Lucy Cobb has a degree in Sculpture from Edinburgh College of Art. She is a professional potter working at North Street Potters. She teaches at Heatherley School of Fine Art and Clapham pottery; a community pottery. She runs paper clay masterclasses, and hand building courses.
Lucy Le Feuvre studied BA Hons Fine Art at Newcastle University, Postgraduate Sculpture at the Royal Academy Schools in London, was a guest student at Vestlandets Kunstakademi in Bergen Norway and has a Post Diploma in Sculpture from the Ecole D’Art de Marseille-Luminy, Marseille France. She is the recipient of numerous Awards and Scholarships including The Pollock-Krasner Foundation Award, Elizabeth Foundation for the Arts Award and The International Studio Program Award New York City one year studio residency. She has exhibited her work in Britain, Europe, Scandinavia and America.
Working in wood, her work sensually explores utility, scale and form.
Maggie Jennings, printmaker and painter, has been teaching printmaking throughout her career. She is endlessly fascinated by the techniques. Whilst enjoying the formality of each process, she also loves to break their rules and stretch their boundaries.
She teaches regularly at Heatherley School of Art and the Prince’s Drawing School
Born in London, 1959. Melissa studied at the Slade School of Fine Art 1977-1981. In 1999 she was elected a member of the Royal Society of Portrait Painters and the New English Art Club.
She has won numerous awards, amongst them The Elizabeth Greenshields Foundation Award, Second Prize in the South Bank Painting Show, the Oakham Gallery Prize at the New English Art Club, and most notably First Prize in the Lynn Painter Stainers Prize exhibition in 2008.
Melissa mainly paints views of London, working on the spot in oils. She likes to fill her canvasses with tiny details applied thickly with size five-nought brushes. Her portraits often feature complicated detailed backgrounds.
She exhibits regularly with the Royal Academy Summer Show, The BP Portrait Award, The Royal Society of Portrait Painters and The Lynn Painter Stainers Prize.
She has also had three solo shows, at The Albemarle Gallery in 1987, The Grosvenor Gallery in 1995 and the Mark Jason Gallery in 2007.
Minna Stevens is a painter who works predominately in portraiture, with a particular interest in portraits of children and animals. She has a great deal of experience of working with families and groups. Her approach is seemingly casual; it has a friendly, relaxed and intimate quality yet there is a rigour and urgency that makes her paintings exciting and vital. She has an affinity with her subjects, capturing a sense of the person, not just a likeness, while the paintings are experiments in composition and tonal balance. Her landscapes manage to be both tranquil and compelling, marrying familiarity with the frisson of a surprise encounter.
Nick Archer studied at the Royal Academy Schools in London (1996 – 1999). He has exhibited extensively in the UK and Europe. He is represented by Long and Ryle in London and Gowen Contemporary Art in Geneva. His past museum exhibitions include the National Portrait Gallery (BP portrait 1998 (prize winner) 1999, 2002, 2004) Royal Academy ‘Premiums’ exhibition (1998), summer exhibition on several occasions, and a solo exhibition at the Maison de la Culture in Metz, France. He was a member of the Royal Society of Portrait Painters 1999 – 2005 but now works on paintings that focus on the figure in the landscape.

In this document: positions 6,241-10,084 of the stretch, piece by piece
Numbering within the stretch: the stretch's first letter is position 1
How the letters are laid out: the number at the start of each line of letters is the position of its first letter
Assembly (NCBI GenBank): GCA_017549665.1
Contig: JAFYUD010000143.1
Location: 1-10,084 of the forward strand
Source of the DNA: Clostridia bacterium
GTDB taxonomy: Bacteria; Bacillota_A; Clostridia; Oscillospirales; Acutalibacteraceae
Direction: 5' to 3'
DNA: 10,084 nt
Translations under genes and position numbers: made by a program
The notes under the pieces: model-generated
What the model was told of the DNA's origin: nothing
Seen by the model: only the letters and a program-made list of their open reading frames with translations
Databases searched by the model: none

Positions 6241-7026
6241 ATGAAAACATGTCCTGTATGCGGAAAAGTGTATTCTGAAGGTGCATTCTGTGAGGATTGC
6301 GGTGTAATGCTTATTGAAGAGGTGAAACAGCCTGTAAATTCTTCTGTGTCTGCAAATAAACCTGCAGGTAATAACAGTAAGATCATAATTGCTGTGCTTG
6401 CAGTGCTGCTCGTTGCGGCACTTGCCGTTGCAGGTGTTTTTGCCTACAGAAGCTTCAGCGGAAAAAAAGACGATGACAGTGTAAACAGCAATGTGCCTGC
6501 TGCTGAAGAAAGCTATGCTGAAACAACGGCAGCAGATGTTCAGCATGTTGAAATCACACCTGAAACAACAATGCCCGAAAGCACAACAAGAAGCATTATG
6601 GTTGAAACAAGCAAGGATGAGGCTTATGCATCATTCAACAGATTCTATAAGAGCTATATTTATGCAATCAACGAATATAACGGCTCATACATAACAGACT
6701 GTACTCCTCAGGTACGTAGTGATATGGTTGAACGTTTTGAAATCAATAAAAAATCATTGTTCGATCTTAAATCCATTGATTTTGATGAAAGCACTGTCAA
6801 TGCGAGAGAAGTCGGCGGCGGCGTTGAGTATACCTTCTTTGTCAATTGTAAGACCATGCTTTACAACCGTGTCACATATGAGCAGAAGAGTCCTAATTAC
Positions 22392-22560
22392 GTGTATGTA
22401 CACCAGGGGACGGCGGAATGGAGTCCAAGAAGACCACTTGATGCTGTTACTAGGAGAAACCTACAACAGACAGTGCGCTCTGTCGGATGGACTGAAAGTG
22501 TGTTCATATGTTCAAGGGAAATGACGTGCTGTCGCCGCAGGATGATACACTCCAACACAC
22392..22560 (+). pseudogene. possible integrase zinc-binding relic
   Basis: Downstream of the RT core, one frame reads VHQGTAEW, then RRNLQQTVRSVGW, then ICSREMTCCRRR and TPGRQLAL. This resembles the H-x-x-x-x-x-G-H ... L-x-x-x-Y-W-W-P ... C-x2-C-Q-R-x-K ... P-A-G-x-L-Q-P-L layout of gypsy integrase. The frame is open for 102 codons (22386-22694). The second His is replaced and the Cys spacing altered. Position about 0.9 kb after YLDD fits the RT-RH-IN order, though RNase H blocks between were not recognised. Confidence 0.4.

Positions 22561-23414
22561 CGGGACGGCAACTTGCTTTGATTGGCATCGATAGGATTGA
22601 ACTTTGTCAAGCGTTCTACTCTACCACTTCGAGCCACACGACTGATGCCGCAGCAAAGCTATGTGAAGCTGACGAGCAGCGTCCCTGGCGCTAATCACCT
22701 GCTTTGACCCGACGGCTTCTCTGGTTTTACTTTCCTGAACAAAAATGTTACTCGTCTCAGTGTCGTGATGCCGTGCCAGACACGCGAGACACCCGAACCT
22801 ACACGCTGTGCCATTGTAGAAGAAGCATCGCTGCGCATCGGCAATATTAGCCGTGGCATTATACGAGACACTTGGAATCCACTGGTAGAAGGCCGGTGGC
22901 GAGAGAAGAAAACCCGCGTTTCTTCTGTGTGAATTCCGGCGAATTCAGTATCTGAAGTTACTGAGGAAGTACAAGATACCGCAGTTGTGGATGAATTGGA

Born in London 1956, Paul went to Dulwich College, Camberwell Art and Crafts School, and Hornsey Art School / Middlesex Polytechnic, graduating in 1979 with BA (Hons) Fine Art. He has exhibited extensively in the United Kingdom as well as in France and Germany. He works in his South London studio, where he paints his models and he still lives. His landscapes are from London, Cornwall, France and Germany and reach as far as Transylvania. He has a special liking for bridges because of their beauty, their graceful strength and symbolic meaning.
Paul is a gifted portrait painter. His work has been exhibited at the National Portrait Gallery. Because his portraits are painted from life, not from photographs, they capture the essence of the person, rather than a transient expression. His paintings have been exhibited at numerous Royal Academy Summer Shows, as well as at the John Moores Painting Exhibition in Liverpool and the National Portrait Gallery.
I have returned to painting the landscape of my native Scotland where the subtly shifting light and its effects over the land hold an endless fascination for me. I favour oil as a medium because I love its blending qualities, well suited to the myriad nuances of tonal shift I am trying to convey. I also paint in gouache and watercolour. Working directly from the landscape and from sketches, my work seeks to explore the boundary between realism and abstraction, the point at which an image transcends the purely representational. I usually start with reference to a particular place but often the painting moves off in another direction, always remaining within the realms of realism but becoming more about an evocation of place than a faithful replica. I use brushes, palette knives and often my hands, working fast across the canvas to try to capture a fleeting moment.